|7 genera and 38 species|
Shearwaters are medium-sized long-winged seabirds. There are more than 30 species of shearwaters, a few larger ones in the genus Calonectris and many smaller species in the genus Puffinus. The Procellaria petrels and Bulweria were believed to belong to this group, but are only distantly related based on more recent studies, while the Pseudobulweria and Lugensa "petrels" are more closely related. The genus Puffinus can be divided into a group of small species close to Calonectris and a few larger ones more distantly related to both.
These birds are most common in temperate and cold waters. They are pelagic outside the breeding season.
These tubenose birds fly with stiff wings and use a "shearing" flight technique (flying very close to the water and seemingly cutting or "shearing" the tips of waves) to move across wave fronts with the minimum of active flight. This technique gives the group its English name. Some small species, like the Manx shearwater are cruciform in flight, with their long wings held directly out from their bodies.
Many are long-distance migrants, perhaps most spectacularly sooty shearwaters, which cover distances in excess of 14,000 km (8,700 mi) from their breeding colony on the Falkland Islands (52°S 60°W) to as far as 70° north latitude in the North Atlantic Ocean off northern Norway. One study found Sooty shearwaters migrating nearly 40,000 miles (64,000 kilometers) a year, which would give them the longest animal migration ever recorded electronically.Short-tailed shearwaters perform an even longer "figure of eight" loop migration in the Pacific Ocean from Tasmania to as far north as the Arctic Ocean off northwest Alaska.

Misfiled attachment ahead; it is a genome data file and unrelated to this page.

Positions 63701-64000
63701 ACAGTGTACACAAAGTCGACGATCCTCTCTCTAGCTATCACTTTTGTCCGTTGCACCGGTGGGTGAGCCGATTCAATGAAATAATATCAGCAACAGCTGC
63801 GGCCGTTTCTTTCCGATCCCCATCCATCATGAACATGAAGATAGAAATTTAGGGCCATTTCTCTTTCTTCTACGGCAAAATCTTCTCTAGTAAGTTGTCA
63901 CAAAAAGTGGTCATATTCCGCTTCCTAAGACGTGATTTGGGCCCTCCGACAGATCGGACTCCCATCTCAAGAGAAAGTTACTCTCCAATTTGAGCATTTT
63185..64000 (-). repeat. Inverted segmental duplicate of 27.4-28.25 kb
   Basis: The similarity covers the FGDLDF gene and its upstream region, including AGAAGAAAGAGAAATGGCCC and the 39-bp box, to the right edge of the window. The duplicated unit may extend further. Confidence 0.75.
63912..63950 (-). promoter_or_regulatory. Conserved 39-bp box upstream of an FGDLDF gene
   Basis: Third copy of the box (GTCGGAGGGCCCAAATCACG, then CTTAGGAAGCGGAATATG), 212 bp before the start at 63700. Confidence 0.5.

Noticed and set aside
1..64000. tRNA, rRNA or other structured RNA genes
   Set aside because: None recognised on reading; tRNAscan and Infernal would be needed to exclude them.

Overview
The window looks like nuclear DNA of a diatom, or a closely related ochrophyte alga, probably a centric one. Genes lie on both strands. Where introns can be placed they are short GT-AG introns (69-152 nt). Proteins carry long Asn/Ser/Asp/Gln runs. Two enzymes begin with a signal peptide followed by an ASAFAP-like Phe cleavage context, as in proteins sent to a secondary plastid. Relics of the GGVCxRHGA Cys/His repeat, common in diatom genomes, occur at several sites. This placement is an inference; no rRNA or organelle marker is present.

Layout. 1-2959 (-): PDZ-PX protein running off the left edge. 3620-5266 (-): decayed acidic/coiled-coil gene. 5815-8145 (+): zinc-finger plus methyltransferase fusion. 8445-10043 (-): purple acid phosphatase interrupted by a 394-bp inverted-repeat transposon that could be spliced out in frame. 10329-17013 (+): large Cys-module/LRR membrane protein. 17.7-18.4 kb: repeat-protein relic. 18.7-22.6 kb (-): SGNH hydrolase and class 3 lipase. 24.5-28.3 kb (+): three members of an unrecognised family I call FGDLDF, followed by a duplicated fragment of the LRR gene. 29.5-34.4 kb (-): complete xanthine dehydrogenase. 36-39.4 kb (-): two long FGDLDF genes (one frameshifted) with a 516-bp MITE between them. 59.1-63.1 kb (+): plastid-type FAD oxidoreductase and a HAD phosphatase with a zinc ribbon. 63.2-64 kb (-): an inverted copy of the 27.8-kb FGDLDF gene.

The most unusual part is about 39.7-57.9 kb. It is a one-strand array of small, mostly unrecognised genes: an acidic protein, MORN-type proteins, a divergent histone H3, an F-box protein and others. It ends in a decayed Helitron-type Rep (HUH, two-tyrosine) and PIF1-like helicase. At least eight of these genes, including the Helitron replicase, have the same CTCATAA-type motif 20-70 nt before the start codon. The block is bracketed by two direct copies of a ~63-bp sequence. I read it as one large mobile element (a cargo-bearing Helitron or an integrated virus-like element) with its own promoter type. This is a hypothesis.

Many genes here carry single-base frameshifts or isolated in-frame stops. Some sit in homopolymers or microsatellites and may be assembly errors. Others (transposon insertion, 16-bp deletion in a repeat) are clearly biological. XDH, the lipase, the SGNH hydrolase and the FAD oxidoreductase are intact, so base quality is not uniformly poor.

They are long-lived. A Manx shearwater breeding on Copeland Island, Northern Ireland, is currently (2003/2004) the oldest known wild bird in the world: ringed as an adult (at least 5 years old) in July 1953, it was retrapped in July 2003, at least 55 years old. Manx shearwaters migrate over 10,000 km (6,200 mi) to South America in winter, using waters off southern Brazil and Argentina, so this bird has covered a minimum of 1,000,000 km (620,000 mi) on migration alone.
Shearwaters come to islands and coastal cliffs only to breed. They are nocturnal at the colonial breeding sites, preferring moonless nights to minimize predation. They nest in burrows and often give eerie contact calls on their night-time visits. They lay a single white egg.
They feed on fish, squid, and similar oceanic food. Some will follow fishing boats to take scraps, commonly the sooty shearwater; these species also commonly follow whales to feed on fish disturbed by them. Their primary feeding technique is diving, with some species diving to depths of 70 m (230 ft).